Feeds

Web access from the skies

Check out porn and join the virtual mile high club

  • alert
  • submit to reddit

Intelligent flash storage arrays

Emails will soon become commonplace at 30,000 feet, following the satellite groups offering faster connection rates to planes in flight.

The first step to mile high web access and email is airlines introducing the third generation of in-flight entertainment systems. These will be based around an on board server holding a walled garden of content that passengers may access from their seats. This will be uploaded to the plane as it is being refuelled at the gate, using technology called Gatelink.

But passengers can also choose to access the web or send email, through the server using the satellite phone connection.

Currently, satellite phone services are available on many long haul flights, but connection rates have not been fast enough to allow airlines to offer all passengers data services.

The two satellite companies offering their networks to provide inflight services are Globalstar and Inmarsat.

Dick Smith, technical manager of the aeronautical division of Inmarsat, said: "What we are doing is bringing the system up to a higher speed. Currently it is running at 9.6kbps, but the new system will go at 64kbps like the land based system already in operation, enabling much cheaper email and file transfer."

At the moment it costs around $4.50 per minute to make a call from a plane. The new data transfer speeds will still mean an email in mid-air will be an expensive option, but it will cost significantly less per message.

Smith suggested that there would be some security issues for airlines to address. "They may wish to restrict access to some sites while in-flight," he said. Presumably it would be a bad thing for passenger to be able to access a site with instructions on how to fashion a bomb from a sickbag and overcooked spinach.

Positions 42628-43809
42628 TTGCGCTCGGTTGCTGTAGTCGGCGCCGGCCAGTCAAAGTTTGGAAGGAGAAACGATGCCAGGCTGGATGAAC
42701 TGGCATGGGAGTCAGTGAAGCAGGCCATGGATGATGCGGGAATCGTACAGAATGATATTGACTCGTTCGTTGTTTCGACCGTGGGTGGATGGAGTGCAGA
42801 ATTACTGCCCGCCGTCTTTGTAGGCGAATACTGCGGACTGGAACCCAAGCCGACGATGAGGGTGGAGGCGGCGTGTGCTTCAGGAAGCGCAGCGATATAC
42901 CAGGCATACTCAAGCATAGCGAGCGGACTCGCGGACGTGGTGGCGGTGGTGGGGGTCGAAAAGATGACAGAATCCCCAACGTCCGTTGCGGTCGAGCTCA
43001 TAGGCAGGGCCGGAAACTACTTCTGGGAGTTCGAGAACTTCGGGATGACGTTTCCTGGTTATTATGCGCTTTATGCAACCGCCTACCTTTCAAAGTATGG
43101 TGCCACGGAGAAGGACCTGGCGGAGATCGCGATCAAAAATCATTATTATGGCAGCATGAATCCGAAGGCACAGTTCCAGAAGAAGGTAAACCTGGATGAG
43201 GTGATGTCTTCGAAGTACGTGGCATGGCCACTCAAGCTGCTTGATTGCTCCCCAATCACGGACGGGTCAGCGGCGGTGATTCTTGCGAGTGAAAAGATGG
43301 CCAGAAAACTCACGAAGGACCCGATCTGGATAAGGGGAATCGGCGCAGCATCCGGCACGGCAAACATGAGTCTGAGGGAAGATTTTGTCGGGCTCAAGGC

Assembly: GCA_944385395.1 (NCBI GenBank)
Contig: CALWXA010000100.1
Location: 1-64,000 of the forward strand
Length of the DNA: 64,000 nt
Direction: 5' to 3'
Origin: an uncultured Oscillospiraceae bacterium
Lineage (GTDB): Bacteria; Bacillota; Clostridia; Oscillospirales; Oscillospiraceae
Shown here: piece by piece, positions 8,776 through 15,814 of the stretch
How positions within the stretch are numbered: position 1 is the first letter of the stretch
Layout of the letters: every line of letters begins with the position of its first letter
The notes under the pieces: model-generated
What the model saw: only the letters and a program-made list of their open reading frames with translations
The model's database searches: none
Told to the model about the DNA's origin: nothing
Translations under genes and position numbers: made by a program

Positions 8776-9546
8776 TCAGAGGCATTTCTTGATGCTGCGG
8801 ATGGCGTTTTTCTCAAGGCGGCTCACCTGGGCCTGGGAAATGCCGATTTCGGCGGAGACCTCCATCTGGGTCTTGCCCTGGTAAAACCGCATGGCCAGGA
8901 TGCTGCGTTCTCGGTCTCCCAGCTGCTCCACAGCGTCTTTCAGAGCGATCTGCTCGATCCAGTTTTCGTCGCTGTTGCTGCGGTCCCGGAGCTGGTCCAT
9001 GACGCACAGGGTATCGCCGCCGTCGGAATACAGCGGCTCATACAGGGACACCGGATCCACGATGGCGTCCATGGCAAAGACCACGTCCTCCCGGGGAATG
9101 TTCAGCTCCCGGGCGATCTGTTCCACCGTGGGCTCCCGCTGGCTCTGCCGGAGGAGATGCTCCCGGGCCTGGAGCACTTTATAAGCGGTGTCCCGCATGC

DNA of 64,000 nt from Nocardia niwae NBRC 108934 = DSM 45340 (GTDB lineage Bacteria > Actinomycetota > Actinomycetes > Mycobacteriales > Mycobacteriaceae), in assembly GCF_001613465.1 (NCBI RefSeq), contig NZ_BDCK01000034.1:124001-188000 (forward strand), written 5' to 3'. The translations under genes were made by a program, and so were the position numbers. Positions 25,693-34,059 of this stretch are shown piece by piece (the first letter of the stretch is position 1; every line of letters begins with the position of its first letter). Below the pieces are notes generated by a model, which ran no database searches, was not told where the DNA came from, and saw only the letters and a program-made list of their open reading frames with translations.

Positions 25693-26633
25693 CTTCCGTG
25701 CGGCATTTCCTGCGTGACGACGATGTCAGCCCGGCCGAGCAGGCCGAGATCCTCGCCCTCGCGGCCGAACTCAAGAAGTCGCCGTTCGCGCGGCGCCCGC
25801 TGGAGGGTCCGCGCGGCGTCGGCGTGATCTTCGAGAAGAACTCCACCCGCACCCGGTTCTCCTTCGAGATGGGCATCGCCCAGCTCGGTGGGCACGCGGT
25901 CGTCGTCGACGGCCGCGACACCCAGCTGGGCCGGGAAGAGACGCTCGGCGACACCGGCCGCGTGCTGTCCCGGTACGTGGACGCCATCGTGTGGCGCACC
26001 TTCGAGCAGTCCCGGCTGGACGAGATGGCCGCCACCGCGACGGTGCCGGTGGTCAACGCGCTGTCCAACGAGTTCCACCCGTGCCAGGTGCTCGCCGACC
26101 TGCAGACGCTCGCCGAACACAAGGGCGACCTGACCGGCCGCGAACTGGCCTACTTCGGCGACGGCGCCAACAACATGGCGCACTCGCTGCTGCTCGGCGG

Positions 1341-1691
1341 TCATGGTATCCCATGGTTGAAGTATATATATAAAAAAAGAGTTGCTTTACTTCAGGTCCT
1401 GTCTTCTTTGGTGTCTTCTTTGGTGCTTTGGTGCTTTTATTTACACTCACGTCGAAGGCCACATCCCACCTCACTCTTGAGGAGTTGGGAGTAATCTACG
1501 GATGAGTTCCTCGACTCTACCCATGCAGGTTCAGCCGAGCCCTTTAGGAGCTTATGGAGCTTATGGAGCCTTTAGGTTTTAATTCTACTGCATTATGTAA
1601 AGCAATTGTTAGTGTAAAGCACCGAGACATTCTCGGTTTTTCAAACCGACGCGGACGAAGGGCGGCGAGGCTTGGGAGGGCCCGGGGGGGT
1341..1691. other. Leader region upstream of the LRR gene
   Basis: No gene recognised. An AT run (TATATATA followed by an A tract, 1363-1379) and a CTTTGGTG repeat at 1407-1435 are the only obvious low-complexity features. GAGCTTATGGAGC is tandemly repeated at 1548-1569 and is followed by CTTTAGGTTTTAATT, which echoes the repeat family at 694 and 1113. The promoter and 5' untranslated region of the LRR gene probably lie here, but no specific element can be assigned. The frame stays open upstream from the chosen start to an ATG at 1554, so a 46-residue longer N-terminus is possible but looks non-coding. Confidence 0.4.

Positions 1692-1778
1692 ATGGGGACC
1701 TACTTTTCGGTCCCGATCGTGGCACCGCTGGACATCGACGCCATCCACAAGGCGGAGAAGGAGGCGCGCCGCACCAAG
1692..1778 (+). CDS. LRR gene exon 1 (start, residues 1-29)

Airlines interested in the technology include Virgin, Singapore Airlines, SwissAir and United. ®

Related story

Navy sends underwater emails

Internet Security Threat Report 2014

More from The Register

next story
The 'fun-nification' of computer education – good idea?
Compulsory code schools, luvvies love it, but what about Maths and Physics?
Facebook, Apple: LADIES! Why not FREEZE your EGGS? It's on the company!
No biological clockwatching when you work in Silicon Valley
Happiness economics is bollocks. Oh, UK.gov just adopted it? Er ...
Opportunity doesn't knock; it costs us instead
Ex-US Navy fighter pilot MIT prof: Drones beat humans - I should know
'Missy' Cummings on UAVs, smartcars and dying from boredom
Yes, yes, Steve Jobs. Look what I'VE done for you lately – Tim Cook
New iPhone biz baron points to Apple's (his) greatest successes
Lords take revenge on REVENGE PORN publishers
Jilted Johns and Jennies with busy fingers face two years inside
Sysadmin with EBOLA? Gartner's issued advice to debug your biz
Start hoarding cleaning supplies, analyst firm says, and assume your team will scatter
Edward who? GCHQ boss dodges Snowden topic during last speech
UK spies would rather 'walk' than do 'mass surveillance'
Doctor Who's Flatline: Cool monsters, yes, but utterly limp subplots
We know what the Doctor does, stop going on about it already
prev story

Whitepapers

Forging a new future with identity relationship management
Learn about ForgeRock's next generation IRM platform and how it is designed to empower CEOS's and enterprises to engage with consumers.
Why and how to choose the right cloud vendor
The benefits of cloud-based storage in your processes. Eliminate onsite, disk-based backup and archiving in favor of cloud-based data protection.
Three 1TB solid state scorchers up for grabs
Big SSDs can be expensive but think big and think free because you could be the lucky winner of one of three 1TB Samsung SSD 840 EVO drives that we’re giving away worth over £300 apiece.
Reg Reader Research: SaaS based Email and Office Productivity Tools
Read this Reg reader report which provides advice and guidance for SMBs towards the use of SaaS based email and Office productivity tools.
Security for virtualized datacentres
Legacy security solutions are inefficient due to the architectural differences between physical and virtual environments.